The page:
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Some Web Hosts Are Monetizing Their Cusotmer’s 404 Error Pages With PPC and Why It’s Bad News

August 9, 2012

I recently followed a bad link to a web address and was surprised to discover that the 404 error page returned a PPC lander served up by the web host.

I can’t recall ever seeing this before, and I don’t know how common it is.  I use HostGator as my web host, and to my knowledge they don’t engage in this practice.

A whois search of the website in question revealed that the site was hosted at HostMonster.  I did a reverse IP lookup to find a list of other websites hosted on the same server, and corroborated that not all, but many of HostMonster’s customers turned up a PPC parking lander on their 404 pages.

The reason I bring this up is twofold. Firstly, as someone running an online business how would you feel if your web host was serving up ads for your competitors on your own website!?

I found one such possible example at HIDLighting.com.au, a company that sells HID driving lights.  Here is an example of their 404 page, (pictured below) on which I saw an ad for another lighting company, FloLight.com, as well as several ‘related search’ lighting keywords that I assume when clicked would take the visitor to the second page of a 2-page lander where they would also be presented with more ads from potential competitors.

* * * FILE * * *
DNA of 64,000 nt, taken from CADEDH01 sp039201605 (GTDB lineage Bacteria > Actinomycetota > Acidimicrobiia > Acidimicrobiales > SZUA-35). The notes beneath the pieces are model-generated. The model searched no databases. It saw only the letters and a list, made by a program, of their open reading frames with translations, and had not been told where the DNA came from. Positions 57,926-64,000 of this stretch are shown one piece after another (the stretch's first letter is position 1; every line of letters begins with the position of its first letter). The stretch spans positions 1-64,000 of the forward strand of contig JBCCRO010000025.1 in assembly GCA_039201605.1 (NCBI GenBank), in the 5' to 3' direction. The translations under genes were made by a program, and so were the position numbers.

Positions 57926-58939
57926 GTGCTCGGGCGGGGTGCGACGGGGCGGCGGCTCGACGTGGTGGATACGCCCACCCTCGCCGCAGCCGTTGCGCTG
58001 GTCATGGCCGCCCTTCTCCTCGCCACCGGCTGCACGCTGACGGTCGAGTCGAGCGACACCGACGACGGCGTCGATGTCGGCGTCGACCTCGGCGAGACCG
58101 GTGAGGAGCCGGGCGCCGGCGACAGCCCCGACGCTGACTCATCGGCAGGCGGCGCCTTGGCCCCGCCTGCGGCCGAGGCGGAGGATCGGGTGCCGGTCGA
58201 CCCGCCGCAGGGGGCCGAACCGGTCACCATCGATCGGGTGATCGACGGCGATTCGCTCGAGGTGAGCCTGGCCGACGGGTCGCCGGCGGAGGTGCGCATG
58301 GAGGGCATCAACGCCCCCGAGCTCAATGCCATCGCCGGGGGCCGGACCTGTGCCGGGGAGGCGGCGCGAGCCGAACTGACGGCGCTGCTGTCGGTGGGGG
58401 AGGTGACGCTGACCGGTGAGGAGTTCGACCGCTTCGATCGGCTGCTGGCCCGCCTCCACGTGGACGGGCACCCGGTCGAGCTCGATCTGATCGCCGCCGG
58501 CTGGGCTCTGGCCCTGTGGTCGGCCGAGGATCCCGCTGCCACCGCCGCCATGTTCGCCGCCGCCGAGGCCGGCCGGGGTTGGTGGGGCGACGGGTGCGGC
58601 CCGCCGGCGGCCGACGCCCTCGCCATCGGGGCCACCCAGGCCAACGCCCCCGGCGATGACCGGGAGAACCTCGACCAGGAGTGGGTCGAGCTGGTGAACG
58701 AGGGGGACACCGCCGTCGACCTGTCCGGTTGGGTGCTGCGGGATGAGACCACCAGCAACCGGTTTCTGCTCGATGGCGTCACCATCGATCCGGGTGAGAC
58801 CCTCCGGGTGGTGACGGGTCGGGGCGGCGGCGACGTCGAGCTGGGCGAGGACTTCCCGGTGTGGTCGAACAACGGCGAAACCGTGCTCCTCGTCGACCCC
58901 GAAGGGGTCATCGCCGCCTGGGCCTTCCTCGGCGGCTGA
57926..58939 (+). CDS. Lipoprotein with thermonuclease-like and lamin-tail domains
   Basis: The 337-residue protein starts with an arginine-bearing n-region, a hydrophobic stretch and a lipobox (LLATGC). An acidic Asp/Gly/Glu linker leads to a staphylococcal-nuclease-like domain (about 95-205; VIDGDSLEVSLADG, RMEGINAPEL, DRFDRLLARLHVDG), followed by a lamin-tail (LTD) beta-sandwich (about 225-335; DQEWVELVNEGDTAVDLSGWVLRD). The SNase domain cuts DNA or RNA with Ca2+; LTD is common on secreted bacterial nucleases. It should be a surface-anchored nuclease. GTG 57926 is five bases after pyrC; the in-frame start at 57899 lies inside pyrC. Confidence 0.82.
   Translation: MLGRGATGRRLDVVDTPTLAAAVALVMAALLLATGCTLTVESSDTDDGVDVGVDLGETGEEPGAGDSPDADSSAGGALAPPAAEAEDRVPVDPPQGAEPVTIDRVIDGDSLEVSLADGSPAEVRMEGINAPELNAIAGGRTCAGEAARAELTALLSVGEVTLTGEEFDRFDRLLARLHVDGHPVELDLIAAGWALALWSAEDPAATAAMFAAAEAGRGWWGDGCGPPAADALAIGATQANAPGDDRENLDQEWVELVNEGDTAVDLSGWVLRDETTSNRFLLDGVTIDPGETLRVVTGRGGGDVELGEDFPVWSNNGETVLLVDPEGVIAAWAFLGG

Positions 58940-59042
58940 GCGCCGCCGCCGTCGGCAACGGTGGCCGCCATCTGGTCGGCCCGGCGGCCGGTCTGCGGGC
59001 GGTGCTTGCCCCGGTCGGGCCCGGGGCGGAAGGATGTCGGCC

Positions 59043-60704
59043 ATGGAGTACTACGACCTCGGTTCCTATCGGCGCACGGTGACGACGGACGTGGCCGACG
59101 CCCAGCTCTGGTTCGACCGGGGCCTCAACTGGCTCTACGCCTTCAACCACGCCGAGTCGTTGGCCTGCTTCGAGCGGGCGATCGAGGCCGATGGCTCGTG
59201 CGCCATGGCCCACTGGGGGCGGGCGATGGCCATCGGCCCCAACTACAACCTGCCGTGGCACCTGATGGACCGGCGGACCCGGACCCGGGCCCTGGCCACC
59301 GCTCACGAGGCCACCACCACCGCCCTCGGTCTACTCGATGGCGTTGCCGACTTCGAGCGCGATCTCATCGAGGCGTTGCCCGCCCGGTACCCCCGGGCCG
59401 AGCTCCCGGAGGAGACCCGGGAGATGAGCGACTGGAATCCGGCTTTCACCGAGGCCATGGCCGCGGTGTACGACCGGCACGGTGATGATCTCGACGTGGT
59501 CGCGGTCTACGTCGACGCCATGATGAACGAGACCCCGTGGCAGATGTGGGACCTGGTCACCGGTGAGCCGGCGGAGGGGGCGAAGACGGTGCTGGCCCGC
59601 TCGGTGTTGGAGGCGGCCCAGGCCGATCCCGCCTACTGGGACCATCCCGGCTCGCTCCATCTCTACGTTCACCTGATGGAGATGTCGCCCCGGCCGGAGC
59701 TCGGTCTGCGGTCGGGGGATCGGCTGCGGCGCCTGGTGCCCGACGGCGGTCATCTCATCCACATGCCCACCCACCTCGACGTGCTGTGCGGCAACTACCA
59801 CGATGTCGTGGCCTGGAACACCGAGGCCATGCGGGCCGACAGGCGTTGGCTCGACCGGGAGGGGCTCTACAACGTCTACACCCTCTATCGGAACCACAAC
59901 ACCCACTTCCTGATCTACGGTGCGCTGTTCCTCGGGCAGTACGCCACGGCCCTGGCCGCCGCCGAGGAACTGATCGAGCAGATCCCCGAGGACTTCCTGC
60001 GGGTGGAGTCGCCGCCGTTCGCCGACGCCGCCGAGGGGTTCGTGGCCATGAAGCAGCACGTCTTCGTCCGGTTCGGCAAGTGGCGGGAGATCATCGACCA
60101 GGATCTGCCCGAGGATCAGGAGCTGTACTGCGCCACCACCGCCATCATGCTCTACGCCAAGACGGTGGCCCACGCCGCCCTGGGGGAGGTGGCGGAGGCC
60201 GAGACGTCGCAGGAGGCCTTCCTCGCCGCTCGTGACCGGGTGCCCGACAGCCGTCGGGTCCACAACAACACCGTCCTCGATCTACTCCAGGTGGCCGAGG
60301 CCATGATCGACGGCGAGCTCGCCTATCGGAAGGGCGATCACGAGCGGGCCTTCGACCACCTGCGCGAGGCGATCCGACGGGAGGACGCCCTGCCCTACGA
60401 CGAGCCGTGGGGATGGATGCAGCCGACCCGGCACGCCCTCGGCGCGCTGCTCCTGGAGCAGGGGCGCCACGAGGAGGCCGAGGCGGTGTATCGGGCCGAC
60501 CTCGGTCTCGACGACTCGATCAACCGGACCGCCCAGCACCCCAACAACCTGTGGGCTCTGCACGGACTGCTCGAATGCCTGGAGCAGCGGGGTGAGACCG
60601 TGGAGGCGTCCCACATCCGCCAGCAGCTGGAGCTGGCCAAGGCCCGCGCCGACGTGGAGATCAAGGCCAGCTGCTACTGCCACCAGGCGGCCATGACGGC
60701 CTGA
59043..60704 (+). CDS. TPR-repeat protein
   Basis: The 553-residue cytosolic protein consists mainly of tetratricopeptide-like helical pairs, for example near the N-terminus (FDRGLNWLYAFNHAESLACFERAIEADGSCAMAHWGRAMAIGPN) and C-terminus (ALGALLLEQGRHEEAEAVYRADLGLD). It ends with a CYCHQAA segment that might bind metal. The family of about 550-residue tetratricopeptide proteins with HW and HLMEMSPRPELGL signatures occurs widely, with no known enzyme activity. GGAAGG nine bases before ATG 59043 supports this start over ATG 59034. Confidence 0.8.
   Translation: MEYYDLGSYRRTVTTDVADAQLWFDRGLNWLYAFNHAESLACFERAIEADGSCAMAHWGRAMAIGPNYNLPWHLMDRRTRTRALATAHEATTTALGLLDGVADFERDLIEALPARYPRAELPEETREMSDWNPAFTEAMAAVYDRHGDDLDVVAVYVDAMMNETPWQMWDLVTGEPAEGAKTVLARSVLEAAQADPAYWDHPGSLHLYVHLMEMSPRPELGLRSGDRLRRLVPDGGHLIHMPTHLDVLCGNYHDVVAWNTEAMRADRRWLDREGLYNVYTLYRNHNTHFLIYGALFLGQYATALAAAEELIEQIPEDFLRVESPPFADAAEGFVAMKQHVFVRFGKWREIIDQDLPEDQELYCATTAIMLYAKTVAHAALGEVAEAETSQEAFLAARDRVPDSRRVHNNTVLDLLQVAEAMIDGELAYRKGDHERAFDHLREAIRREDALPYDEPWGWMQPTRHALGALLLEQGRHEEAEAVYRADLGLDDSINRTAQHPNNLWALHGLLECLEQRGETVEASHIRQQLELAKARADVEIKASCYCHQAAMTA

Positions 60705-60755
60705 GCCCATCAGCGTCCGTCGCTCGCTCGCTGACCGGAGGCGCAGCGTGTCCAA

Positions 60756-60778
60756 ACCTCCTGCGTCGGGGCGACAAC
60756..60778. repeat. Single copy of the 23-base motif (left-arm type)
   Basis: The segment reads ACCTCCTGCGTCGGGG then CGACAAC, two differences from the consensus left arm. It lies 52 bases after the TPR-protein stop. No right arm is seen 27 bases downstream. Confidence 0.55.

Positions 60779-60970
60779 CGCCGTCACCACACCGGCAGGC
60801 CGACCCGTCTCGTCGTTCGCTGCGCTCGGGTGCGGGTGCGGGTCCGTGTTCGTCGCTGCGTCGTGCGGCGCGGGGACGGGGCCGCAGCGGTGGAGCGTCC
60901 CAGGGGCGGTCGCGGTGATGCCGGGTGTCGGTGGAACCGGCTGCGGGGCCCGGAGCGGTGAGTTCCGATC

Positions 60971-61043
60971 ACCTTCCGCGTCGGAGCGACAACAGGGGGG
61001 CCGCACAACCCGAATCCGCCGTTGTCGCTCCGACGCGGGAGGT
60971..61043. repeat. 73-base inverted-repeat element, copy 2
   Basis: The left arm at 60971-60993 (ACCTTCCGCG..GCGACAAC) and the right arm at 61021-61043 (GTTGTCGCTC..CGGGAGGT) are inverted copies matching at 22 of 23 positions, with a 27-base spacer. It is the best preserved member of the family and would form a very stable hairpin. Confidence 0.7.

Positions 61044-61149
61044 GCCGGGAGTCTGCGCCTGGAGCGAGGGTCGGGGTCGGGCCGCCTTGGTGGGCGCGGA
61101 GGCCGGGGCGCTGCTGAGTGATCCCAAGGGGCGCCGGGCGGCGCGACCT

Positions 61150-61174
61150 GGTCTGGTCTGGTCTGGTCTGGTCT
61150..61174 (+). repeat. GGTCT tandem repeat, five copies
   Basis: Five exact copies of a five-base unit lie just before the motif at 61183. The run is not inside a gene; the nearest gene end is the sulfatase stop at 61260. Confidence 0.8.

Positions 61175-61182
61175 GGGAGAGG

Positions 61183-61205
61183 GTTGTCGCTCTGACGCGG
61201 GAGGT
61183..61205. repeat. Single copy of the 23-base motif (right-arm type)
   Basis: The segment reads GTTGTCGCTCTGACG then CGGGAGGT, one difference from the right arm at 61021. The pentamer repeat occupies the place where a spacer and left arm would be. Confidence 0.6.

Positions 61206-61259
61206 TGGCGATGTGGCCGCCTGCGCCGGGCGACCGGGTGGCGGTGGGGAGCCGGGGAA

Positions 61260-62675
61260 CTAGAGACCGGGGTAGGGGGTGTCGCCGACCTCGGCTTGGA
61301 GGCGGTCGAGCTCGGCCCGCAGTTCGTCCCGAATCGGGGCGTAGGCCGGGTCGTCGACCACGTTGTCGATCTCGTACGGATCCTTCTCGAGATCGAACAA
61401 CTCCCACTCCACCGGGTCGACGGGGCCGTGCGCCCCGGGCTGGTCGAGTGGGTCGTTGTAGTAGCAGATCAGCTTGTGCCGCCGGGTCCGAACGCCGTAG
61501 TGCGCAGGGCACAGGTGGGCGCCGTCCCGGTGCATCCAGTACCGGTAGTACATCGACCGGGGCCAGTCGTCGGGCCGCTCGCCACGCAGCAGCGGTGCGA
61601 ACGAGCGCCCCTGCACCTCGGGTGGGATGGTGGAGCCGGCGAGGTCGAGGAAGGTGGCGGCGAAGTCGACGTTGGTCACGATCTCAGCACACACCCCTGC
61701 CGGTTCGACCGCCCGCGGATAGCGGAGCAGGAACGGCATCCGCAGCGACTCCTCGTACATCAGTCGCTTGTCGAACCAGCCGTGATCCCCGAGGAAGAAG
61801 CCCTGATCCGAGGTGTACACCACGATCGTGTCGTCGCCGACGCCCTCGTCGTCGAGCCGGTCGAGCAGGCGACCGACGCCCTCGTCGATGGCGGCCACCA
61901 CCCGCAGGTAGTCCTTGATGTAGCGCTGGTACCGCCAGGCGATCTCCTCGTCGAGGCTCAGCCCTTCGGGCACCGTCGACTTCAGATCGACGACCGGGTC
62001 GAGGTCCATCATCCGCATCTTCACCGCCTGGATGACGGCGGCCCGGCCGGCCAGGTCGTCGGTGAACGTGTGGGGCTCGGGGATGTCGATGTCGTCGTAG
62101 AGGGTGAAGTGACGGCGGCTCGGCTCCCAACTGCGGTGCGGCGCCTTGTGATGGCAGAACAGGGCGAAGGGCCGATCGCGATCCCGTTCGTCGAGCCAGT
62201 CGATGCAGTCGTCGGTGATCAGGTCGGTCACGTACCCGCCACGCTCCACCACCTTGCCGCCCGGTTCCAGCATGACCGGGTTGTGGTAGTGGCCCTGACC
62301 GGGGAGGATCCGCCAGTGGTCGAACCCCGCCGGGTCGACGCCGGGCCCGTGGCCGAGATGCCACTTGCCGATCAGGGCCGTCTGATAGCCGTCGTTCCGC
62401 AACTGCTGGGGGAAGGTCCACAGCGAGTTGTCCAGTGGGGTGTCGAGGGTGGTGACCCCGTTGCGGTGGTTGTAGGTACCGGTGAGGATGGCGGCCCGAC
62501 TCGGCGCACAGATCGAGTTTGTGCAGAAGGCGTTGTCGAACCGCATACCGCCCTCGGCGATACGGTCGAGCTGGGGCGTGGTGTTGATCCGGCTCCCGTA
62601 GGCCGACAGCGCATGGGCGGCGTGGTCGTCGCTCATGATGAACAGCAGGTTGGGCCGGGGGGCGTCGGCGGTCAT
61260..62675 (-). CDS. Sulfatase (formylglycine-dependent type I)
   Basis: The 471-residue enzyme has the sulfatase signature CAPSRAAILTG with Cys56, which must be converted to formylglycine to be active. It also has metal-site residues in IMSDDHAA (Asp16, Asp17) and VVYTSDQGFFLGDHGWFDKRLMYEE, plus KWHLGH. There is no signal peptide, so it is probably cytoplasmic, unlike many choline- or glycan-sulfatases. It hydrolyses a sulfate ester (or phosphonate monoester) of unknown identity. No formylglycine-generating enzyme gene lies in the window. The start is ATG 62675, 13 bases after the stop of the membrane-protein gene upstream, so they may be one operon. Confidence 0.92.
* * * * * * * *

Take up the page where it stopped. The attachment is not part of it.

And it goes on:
If you run a website you may want to verify this is not happening with your host.  If you are using WordPress there are many plugins available for setting up a custom 404 page or 404 redirect (find some here).

HostMonster 404 landing page template with PPC ads

Welcome to HIDLighting.com.au, where you can find everything you need from FloLight.com … DOH!

Another possible concern here is, and I don’t know how plausible, whether or not someone could ever cite this as evidence in a trademark dispute to snatch and grab a domain name you are otherwise actively using in good faith.

For example, it is well known that Google.com has been pursuing a UDRP against the owners of Goggle.com. Without getting into the specifics of that case, but for sake of example, what if Google’s lawyers had been able to cite an instance of a 404 error page on Goggle.com, say Goggle.com/google-goggles/ – a ‘non-existant’ page that served up ads for Google Goggles?

Would a panel find this as evidence of bad faith? It sounds far fetched, but welcome to the wild world of UDRP, from what I understand.

What do you think?

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